Setups of people over 40?

Sorry for the clickbait. The reason is simple, I am over 40 and if you are too we likely have had similar experience in using digital tools in the past. DOS, Win 3.1, Lotus 123 etc.

Would you share your Obsidian setup? There are many great examples here and on YouTube. Study notes, research notes etc. But as I often thought in the past that the “older people wouldn’t begin to understand the latest software I’m using now” I think I may now be on the receiving end of this comment. Appreciate if anyone could share their screenshots or workflows.

BTW I plan to use it for art history knowledge.

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I changed the title to indicate that you’re looking to see people’s setups — a clear request is more likely to get responses. (For posterity: was “Anyone over 40?”).

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61 here. I use a lot of folders. One folder per project. Each folder has an index page, with links to documents contained in the folder, and notes on the project status. I don’t use tags much. I’m also starting to use ReadWise Reader to bring in highlighted and annotated articles, which will then be indexed with DevonThink; I’m a tech journalist hoping to generate article ideas.

Folders are future-proof. As you say, I’ve used a great many document management and note-taking tools, including Evernote and DevonThink, and going back to Zoot and Info Select on Windows. I don’t want to take the risk of my documents being unusable in the future.


52 here.

I use it as my daily driver. The daily page contains a list of all of my meetings for the day, and links to separate pages for those notes. I use the following for each note file name:


The date and datetime string are generated using templater. The notes are ALL put into the Journal/Notes directory. I then make liberal use of TAGS - so this not might have a tag like Work/Industry/Automotive. For key topics I then have a table of contents page that uses a dataview query to gather up all of the notes for that topic into a list - with the topic tag displayed.

I also embed the free version of Todoist for tasks - this is just easier for me to use mobile / laptop to manage tasks - and the free version is REALLY enough and embeds nicely into Obsidian either as an iframe or with a plugin.


Following up on my earlier post about folders: I think using a lot of folders may be an over-40 thing. I think maybe younger people are more likely to embrace tags and atomic notes with links.

I started to discuss this further here but then decided the subject might be more appropriate in its own topic.


For me the context drives the setup. So I’ve got two main vaults which are very different in their setup.

My test vault, which I use when answering request here on this forum, and other related forums (like github), I’ve got plenty of folder, as I use one folder for each request to help me contains files related to that request. There I’ve also got folder related to the various plugins and themes, to help focus any notes I’ve got related to that particular subject.

In my main vault, I started it ages ago using different tools, so it has kind of evolved over the years. Today, in Obsidian, the root folder is reserved for my personal wiki (of sorts) about a very random set of stuff I’ve found interesting to document at some point in time. I’ve also got some folders for all the non-wiki stuff:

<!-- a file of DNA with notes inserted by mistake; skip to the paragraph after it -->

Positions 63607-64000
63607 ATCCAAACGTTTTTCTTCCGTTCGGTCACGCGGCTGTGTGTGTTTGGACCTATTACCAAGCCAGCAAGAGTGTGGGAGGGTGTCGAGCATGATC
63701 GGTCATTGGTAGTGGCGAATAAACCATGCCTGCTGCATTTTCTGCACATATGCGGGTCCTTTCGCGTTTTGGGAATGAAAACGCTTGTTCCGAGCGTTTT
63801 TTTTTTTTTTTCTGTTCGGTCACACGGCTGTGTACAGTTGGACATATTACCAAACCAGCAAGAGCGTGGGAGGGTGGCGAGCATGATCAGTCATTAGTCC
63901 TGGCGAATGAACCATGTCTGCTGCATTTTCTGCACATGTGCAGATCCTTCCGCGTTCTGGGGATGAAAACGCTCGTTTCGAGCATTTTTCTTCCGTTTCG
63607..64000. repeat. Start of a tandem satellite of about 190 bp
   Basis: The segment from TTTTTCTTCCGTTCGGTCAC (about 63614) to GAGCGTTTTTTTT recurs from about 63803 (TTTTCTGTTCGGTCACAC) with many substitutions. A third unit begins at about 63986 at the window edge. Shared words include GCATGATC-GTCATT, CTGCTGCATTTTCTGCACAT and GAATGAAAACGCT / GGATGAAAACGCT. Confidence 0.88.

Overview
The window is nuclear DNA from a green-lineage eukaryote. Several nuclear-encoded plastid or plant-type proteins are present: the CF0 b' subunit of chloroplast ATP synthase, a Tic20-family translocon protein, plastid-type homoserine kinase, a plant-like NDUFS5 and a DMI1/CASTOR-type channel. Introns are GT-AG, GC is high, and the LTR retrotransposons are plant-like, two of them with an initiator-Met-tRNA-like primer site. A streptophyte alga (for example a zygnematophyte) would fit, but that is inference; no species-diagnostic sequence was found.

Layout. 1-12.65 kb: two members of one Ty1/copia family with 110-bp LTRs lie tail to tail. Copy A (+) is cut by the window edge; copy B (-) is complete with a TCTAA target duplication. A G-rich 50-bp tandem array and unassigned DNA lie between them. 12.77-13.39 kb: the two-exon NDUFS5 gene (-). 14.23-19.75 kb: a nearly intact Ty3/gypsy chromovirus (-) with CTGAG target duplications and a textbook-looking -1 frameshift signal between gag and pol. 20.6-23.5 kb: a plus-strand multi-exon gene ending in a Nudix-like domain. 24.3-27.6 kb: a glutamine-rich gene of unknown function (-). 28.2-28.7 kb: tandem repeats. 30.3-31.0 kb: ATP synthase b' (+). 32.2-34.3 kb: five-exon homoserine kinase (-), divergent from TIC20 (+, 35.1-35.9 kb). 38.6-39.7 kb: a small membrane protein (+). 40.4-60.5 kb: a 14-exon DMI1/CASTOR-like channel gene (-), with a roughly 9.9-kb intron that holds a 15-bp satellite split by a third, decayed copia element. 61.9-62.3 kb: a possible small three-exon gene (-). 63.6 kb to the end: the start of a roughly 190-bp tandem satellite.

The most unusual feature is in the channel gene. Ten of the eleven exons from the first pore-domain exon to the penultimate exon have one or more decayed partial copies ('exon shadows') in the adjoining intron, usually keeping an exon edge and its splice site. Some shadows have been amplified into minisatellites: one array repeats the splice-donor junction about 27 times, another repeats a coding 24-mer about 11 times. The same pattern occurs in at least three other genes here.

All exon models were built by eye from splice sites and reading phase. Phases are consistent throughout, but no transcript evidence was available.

• People – Notes on “important” people in my life. One subfolder related to my family. People can also be tagged using #P/JohnDoe, and before I’m ready to write a note on them, they exists as just tags for a while.

  • Places and Organisations – I’ve opted to gather all notes on places and organisations within a folder, to keep them out of the wiki in the root folder. I’m also using a nested tag structure, with a first level of #SO (acronym in my native language, in english this would be #PP). Similar to people, “not-so-important” stuff could live on as just tags, before something triggers the need for an actual note

  • “Journal folders” – All at the root level, but they’re still kind of a group. Within all of these, I’ve got notes prefixed with (my custom format of) dates, before a descriptive title. They also have defined fields related to each of them, to help query and organise them in various contexts.

    What all of these have in common, is that the notes are more elusive by nature, but I still wanted to capture them into a note. I’ve also opted to prefix the folders to sort them at the end. This is something originally based on my more file based approach in older tools. I just kind of stuck with it over the years.

    • w Dreams and Prophecies
    • x References
    • y Flights
    • z Journal
      -<meta> – I’ve also got a meta data folder, which holds all of my “extra” stuff like templates, javascripts (in various versions), tools/notes related to get an overview of the overall state of my vault, images/attachments, Sandbox’s, and so on. This folder is by default excluded from all of my searches and queries, so as not to disturb/pollute them.

All in all, neither of my vaults are the largest vaults there is, and I don’t see how (or when) I’ll ever get up to vaults having tens of thousands of files. Maybe it that happens I would need to rethink my root folder based setup, but until then I’ll keep it like it is, and let the links point across the entire vault, but keep the actual files somewhat organised in folders.

I think the main thing to think about, is how do you think about the notes in your vault, and then let whatever structure you decide upon reflect those thoughts. And since the links don’t really care where the note lives, you can use folders, or fields, or tags, to help you create useful queries to organise across the vault.


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